Reaper – What We Think:
For better or worse, Steam has seen an influx of mobile games making the switch to PC. But when I saw that indie developers Hexage were behind Reaper, I felt it could be for the better.
Reaps What It Sows
Reaper is essentially an arena side-scrolling hack n’ slash in which you play the role of the pale Black Swordsman (that for some reason evokes Elric of Melniboné) to slay “thousands of enemies,” and features the trademark blacklit neon glow that Hexage uses in its very popular mobile games that include EVAC and Radiant Defense.
As a mobile game, Reaper has a whole lot going for it; a lengthy campaign, a wide variety of items for customizing your loadout, and a leveling system wherein every time you fill up your experience bar you get to choose one of three perks. These perks are different from level to level and can vary from simple +HP or Damage, or a passive Parry chance, to a chance to stun enemies on a special attack or wider AoE for select attacks.
Of course the big question is: does it make the mobile to PC transition successfully? For the most part, yes!
Overall, Reaper is a ‘small’ game, and a bit casual as far as action games go. Its levels, which you access by hopping around a map, are bite-sized and – at least near the beginning of the game – controls feel very floaty and jumping and movement quite slow. As you advance and upgrade your character, things speed up a bit, but it’s still rather deliberately paced. I can only assume this is to allow for the slower reaction times associated with playing on a touch screen. It’s not bad, it’s not jarring, but it is noticeable.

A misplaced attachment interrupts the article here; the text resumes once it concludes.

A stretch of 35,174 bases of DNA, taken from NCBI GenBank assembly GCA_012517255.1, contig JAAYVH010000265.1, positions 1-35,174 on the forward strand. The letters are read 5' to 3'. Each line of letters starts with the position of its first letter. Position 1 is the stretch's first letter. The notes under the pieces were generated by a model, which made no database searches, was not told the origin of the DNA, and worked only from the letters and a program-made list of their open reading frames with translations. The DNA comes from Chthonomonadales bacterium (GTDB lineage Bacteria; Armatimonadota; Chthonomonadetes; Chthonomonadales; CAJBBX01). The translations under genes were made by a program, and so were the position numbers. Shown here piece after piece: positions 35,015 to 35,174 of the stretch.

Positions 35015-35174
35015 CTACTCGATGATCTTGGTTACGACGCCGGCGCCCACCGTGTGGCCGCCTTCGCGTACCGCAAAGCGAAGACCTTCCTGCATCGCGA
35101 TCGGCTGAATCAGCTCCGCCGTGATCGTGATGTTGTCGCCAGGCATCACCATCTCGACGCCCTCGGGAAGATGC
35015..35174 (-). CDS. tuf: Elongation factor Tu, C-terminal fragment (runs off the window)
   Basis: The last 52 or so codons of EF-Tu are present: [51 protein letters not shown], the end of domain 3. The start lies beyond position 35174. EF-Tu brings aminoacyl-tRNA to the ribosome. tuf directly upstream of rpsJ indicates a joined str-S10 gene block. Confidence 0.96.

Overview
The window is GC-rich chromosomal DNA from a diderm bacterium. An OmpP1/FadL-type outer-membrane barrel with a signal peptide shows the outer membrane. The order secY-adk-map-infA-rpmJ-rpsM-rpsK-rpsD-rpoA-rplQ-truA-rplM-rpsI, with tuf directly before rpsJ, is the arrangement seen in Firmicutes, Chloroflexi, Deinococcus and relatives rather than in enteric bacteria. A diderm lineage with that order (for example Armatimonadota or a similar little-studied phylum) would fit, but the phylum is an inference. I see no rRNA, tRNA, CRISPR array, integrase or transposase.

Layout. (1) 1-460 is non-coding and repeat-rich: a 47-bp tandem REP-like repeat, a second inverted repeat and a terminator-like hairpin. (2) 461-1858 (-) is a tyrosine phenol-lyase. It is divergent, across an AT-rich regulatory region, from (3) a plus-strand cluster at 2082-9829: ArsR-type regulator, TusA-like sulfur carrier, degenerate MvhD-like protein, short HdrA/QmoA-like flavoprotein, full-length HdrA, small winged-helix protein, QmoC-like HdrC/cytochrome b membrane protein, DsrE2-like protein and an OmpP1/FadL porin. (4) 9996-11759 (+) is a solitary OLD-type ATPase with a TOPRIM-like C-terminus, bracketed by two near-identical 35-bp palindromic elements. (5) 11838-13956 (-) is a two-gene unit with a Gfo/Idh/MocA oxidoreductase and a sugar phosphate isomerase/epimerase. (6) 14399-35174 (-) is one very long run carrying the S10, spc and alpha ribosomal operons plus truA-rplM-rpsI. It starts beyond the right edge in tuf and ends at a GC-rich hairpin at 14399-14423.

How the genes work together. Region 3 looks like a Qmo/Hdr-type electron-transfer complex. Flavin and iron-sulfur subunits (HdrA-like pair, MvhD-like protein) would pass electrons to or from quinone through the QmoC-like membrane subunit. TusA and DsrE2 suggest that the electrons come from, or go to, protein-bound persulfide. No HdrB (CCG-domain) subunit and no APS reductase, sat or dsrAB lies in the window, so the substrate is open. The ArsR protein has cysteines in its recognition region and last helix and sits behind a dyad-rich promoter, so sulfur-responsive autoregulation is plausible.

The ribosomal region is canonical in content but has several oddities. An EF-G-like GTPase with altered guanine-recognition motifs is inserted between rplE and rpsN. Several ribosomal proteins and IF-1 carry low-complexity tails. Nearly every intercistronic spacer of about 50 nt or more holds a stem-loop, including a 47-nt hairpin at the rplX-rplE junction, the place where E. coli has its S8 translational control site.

Things pick up as you progress and enemies start spewing glowing bullets and rockets all over the screen to the point where dodging takes priority over mindless sword-slashing. It takes a little while to get to that point, but it becomes worth it.
As far as the enemies go, it was the tribes that shoot the bouncy balls all over that presented the toughest challenge. The Imperial Copters were a decent threat as well, but not nearly as impressive or as fun to circumnavigate as the particle-emitting, screen-filling magic attacks. The melee enemies, however, are bested in a simple matter of jumping behind and attacking, rinse, repeat.
Hexage has a reputation for soundtracks with groovy techno music, and the tracks in Reaper follow suit, perhaps best described as a bopping jazz/electronica.
The art design is bursting with cuteness, and contrasts the Reaper’s violence in a way that make both the blood and the beguiling shaded illustrative designs stand out. And yes, lots of glowing neon stuff, which could appear a bit anachronistic given the setting, but taken as magic, works well and is always a highlight (ooh bad pun?) in Hexage offerings.
Don’t Fear The Reaper
Overall, Reaper is fun and probably best taken in small doses as its original launch platform implies. While for the PC it’s nothing extraordinary, it fares better for mobile and even OUYA. Regardless it is worth a spin for a colorful, fantasy-themed distraction.